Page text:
NagaWorld workers are being offered over $1,000 in compensation for layoffs, they said, with some accepting due to financial difficulties and others rejecting the offer saying they want to stand in solidarity with their union.
The Phnom Penh casino has begun its process of firing 1,329 workers, which it says is due to declining revenue, according to the union. But the union disputes the layoffs, alleging they target long-term organized workers and are unnecessary — despite Covid-19 disruptions — due to the company’s more than $100 million in profits last year.
Roeun Sreyneang, a sanitation worker at NagaWorld for more than eight years, said she agreed to take $2,500 in compensation as she had a $4,000 bank loan, was two months behind on rent, and hadn’t been able to find other work.
The 29-year-old, an active union member, said she should be owed more according to seniority calculations, but felt she could not turn down the money.
“If I had continued to reject it over a long time, I would not have the money to pay others, and now I can’t find any job — just staying at home so far,” Sreyneang said. “I did not have the ability to find [money] to pay the bank, [so I] accepted to take the money. [I] do not know what to do.”
Sreyneang said more than 30 other sanitation workers in her team who joined a strike in January last year to support suspended union leader Chhim Sithar were all notified that they were part of the layoffs.
“If the company [says it] cuts them because of Covid’s impact on its finances, it’s not true. In short, this is just their excuse. If they think like that, all staff in my place would be fired, not just the half of them who participated,” she said.
Phorn Sreymey, 24, a room attendant, said she also accepted an offer of $1,270 to be laid off. Her house was in a former Covid-19 red zone, and her husband and mother work at a market — the family had no income and could not leave the house for nearly two months, she said.
Sreymey added that she was told if she didn’t accept the money, she would still lose her job but with less compensation.
“I was afraid I couldn’t get it if I didn’t agree, because the business place of my mother and my husband is at a market. So as we know it has been closed, and my house was blocked for nearly two months because it was in a red zone. If we don’t accept it, it affects our daily lives, having no money to buy food,” she said.
However, Long Heang, a 26-year-old slot attendant, said he continued to oppose the company’s layoffs and demanded that the decision be dropped.
He said the company should not abandon the employees who helped it earn hundreds of millions of dollars every year when they were struggling to find work. Instead, the company should provide financial support to employees during the casino’s suspension to help them pay rent and utilities, he said.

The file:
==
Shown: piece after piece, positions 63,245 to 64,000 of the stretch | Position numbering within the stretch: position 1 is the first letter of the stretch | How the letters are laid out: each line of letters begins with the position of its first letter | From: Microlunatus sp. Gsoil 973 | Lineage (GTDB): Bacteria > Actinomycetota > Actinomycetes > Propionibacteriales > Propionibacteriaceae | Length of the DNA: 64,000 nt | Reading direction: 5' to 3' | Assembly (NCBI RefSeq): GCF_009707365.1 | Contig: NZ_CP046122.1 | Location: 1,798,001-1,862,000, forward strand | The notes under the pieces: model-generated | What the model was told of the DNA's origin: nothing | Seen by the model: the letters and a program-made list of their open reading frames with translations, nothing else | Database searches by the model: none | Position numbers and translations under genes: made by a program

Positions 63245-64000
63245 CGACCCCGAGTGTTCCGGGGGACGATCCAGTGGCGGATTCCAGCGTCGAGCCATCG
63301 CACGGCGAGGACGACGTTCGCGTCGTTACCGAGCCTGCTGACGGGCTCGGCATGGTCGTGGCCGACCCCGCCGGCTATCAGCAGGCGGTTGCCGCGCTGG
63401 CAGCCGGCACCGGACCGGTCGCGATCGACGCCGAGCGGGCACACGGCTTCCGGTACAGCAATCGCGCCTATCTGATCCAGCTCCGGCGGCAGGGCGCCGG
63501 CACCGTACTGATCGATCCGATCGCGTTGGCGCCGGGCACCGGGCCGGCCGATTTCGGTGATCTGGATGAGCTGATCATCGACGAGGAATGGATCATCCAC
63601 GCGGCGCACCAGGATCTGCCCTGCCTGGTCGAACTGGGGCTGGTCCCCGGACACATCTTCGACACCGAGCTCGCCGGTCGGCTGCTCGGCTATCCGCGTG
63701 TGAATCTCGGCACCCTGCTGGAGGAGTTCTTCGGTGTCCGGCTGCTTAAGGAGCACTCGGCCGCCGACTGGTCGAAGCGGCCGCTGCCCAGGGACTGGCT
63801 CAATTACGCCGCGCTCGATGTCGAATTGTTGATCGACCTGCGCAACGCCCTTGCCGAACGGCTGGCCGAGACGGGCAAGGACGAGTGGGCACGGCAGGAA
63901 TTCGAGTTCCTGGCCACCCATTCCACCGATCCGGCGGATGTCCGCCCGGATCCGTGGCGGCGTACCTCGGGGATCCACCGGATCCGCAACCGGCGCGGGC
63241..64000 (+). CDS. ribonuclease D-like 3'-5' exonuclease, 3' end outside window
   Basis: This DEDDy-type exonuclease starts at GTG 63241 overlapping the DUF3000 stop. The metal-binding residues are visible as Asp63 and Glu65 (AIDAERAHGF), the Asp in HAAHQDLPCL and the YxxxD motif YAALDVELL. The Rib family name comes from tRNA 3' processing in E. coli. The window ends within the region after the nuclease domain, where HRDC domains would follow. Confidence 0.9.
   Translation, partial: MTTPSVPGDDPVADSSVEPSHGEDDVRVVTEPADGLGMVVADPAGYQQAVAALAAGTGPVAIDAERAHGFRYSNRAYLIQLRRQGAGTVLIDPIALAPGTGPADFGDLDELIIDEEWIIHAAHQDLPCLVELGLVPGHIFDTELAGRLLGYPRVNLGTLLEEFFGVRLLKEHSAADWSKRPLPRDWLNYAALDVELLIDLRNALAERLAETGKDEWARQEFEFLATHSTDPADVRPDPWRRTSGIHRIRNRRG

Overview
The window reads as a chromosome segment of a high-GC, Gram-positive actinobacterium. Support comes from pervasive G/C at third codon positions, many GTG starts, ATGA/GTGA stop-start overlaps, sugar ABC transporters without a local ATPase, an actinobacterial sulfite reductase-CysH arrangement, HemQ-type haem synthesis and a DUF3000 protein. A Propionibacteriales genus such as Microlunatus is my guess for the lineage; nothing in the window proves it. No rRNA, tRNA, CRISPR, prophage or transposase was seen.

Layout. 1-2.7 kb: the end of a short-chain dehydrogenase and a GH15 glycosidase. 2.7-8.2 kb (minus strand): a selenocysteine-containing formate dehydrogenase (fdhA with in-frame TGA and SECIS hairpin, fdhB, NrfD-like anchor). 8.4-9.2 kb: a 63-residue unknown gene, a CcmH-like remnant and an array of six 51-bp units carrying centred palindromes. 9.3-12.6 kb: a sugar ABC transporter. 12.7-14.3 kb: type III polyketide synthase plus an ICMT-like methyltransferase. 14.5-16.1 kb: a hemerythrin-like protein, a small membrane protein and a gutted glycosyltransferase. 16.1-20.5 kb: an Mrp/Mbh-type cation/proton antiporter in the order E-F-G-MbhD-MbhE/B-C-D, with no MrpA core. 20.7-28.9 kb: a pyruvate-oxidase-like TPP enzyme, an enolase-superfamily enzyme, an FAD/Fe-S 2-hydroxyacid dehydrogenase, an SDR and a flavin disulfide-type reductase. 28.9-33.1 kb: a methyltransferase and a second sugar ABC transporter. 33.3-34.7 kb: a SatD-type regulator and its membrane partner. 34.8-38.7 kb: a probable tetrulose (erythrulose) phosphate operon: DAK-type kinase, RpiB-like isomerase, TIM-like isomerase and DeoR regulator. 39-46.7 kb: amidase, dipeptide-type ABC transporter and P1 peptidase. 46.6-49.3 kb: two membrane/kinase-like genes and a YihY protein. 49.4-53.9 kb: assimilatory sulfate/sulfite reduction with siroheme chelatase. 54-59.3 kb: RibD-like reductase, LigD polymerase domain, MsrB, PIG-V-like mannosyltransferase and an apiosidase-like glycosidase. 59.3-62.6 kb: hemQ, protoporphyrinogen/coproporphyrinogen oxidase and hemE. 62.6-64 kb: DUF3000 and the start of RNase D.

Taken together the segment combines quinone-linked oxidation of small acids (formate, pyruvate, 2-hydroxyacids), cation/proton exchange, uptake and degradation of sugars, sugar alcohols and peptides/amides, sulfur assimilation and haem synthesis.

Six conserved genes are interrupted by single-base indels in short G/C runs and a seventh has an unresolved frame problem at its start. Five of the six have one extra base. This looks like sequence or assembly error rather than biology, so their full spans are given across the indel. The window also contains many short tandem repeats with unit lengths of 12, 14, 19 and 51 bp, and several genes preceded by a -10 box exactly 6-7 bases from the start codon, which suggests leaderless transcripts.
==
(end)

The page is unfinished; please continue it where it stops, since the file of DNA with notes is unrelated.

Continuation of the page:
“If we look at the reality, the company has a profit of more than 100 million, and we do not know or we do not understand why the company has to cut all employees who are facing a crisis of unemployment amid Covid,” Heang said.
Another worker, room attendant But Makara, who has been employed by the company since 2017, said he had also refused the buyout despite financial problems, bank debt and unemployment.
The 34-year-old single father said that he would continue to advocate with the union.
“We want to have the union in the company to help take care of our employees. That is an important point for the next generations. If I remain, the newcomers later won’t be oppressed like my generation. We have been exploited vey much. That is why I still have agreed not to take that money,” Makara said.
NagaWorld chief operations officer Mike Ngai and company representative Long Sovichea could not be reached for comment.
Labor Ministry spokesperson Heng Sour said in a message: “[The ministry will] continue to resolve [the NagaWorld layoff dispute] based on labor dispute reconciliation.”
Sithar, the NagaWorld union president, said that as of Wednesday more than 400 workers had received dismissal notices from the company, all of them activists and members of the union.
“More than 100 of them have already agreed with the company to take the package, which is not fully legal. And as I stated in the statement, they were under economic pressure, so they were forced to take it, and our union could not stop them,” Sithar said.
NagaWorld’s 3,000-strong union said in a statement on Tuesday that many of the employees who have been told they would be laid off were active unionists who were a part of recruiting and organizing events.
NagaCorp reported a net profit of $102 million in 2020 despite the Covid-19 crisis, according to company disclosures, down from more than $521 million in 2019.